Convert Binary Tree to Binary Search Tree

  1. Algorithm of Converting Binary Tree to BST
  2. Convert Binary Tree to BST Illustration
  3. Convert Binary Tree to BST Implementation
  4. Convert Binary Tree to BST Algorithm Complexity

A Binary Tree is a non-linear data structure. It is called a binary tree because each node has a maximum of two children. These children are called left children and right children. It can also be interpreted as an undirected graph in which the topmost node is called root. A Binary Search Tree (BST) is a binary tree with special properties that helps to keep the data organized in a sorted fashion.

In this tutorial, we will discuss how to convert a binary tree to BST while maintaining the Binary Tree’s original structure.

Algorithm of Converting Binary Tree to BST

  • Create an array called arr to store the inorder traversal of binary tree nodes.
  • Sort arr using any sorting algorithm (MergeSort O(nlogn), QuickSort O(n^2), Insertion Sort O(n^2), etc.).
  • Again, do the inorder traversal of the tree and store the elements in the binary tree from the sorted array arr to yield the BST.

Convert Binary Tree to BST Illustration

Binary Tree to BST Illustration

  • We call inorder traversal on root node 4. Recursively traverse left to reach node 1, which is the leftmost node, and include it in our output; as it is the root and has no left node, we traceback to node 2 and include it in our traversal. In this way, we traverse the whole tree and store the inorder traversal in the array arr as [1, 2, 3, 5, 4, 6].
  • Sort the array arr using any sorting algorithm to get [1, 2, 3, 4, 5, 6].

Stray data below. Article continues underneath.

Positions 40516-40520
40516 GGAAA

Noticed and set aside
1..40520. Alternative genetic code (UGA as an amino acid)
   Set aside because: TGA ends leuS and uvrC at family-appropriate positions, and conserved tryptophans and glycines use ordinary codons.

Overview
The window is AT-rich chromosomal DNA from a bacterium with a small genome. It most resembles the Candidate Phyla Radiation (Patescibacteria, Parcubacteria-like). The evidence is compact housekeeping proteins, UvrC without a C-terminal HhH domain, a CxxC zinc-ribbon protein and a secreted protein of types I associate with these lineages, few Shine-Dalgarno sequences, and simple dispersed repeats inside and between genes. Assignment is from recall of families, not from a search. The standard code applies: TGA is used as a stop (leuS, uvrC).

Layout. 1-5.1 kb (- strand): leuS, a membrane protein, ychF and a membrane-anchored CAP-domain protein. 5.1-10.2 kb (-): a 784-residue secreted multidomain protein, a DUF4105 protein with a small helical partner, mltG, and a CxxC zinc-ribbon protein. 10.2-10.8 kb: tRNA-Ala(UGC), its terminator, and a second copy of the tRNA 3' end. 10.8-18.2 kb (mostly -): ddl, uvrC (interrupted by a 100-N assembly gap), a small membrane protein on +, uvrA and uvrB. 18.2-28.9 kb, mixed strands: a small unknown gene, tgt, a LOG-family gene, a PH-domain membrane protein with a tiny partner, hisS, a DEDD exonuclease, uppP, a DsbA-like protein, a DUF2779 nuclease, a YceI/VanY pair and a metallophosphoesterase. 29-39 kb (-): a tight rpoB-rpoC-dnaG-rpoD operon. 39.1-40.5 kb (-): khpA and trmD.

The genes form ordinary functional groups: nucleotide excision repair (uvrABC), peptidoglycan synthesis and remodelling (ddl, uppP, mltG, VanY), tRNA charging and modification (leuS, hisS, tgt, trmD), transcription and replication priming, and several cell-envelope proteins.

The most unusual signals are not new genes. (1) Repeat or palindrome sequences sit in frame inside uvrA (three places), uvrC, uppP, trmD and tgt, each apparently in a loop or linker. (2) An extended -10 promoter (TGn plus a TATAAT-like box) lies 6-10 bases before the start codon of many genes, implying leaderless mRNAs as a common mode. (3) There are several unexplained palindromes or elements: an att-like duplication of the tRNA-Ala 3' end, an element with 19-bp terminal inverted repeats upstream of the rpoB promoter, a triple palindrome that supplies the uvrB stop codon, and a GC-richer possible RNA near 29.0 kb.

• We again call the inorder traversal to store the sorted array arr back in the binary tree to get our BST.

Convert Binary Tree to BST Implementation

#include <bits/stdc++.h>
using namespace std;

class Node {
    public:
        int data;
        Node *left, *right;
        Node(int x) {
            this->data = x;
            this->left = this->right = NULL;
        }
};
vector<int>v;

void inorder(Node *root) {
    if (root != NULL)
    {
        inorder(root->left);
        cout << root->data << " ";
        inorder(root->right);
    }
}

void storetree(Node*root, int i = 0) {
    if (!root) {
        return;
    }
    storetree(root->left);
    v.push_back(root->data);
    storetree(root->right);
}

void restoretree(Node*root, int& i) {
    if (!root) {
        return;
    }
    restoretree(root->left, i);
    root->data = v[i];
    i++;
    restoretree(root->right, i);
}

void converttoBST(Node*root) {
    if (!root) {
        return;
    }
    storetree(root);
    sort(v.begin(), v.end());
    int i = 0;
    restoretree(root, i);
}

int main() {
    Node* root = new Node(3);
    root->left = new Node(1);
    root->right = new Node(7);
    root->left->left = new Node(4);
    root->left->right = new Node(5);
    root->left->left->right = new Node(2);
    root->right->left = new Node(6);
    root->right->right = new Node(9);
    root->right->right->left = new Node(8);
    cout << "The inorder traversal of the tree is : "; inorder(root); cout << endl;
    converttoBST(root);
    cout << "The inorder traversal of the tree is : "; inorder(root); cout << endl;
}

Convert Binary Tree to BST Algorithm Complexity

Time Complexity

  • Average Case

The time complexity of doing the inorder traversal in which we store the array in sorted and store the sorted array back to the binary tree is O(n). But, the complexity of sorting the array is O(nlogn) and hence the total complexity is given as O(nlogn) + 2*O(n). The time complexity is of the order of O(nlogn).

  • Best Case

The best-case time complexity is of the order of O(n). When the given binary tree is already a BST, we do the inorder traversal to realize it, and no sorting operations are required.

  • Worst Case

The worst-case time complexity is of the order of O(nlogn).

Space Complexity

The algorithm’s space complexity is O(n) due to the extra space required by recursion calls.

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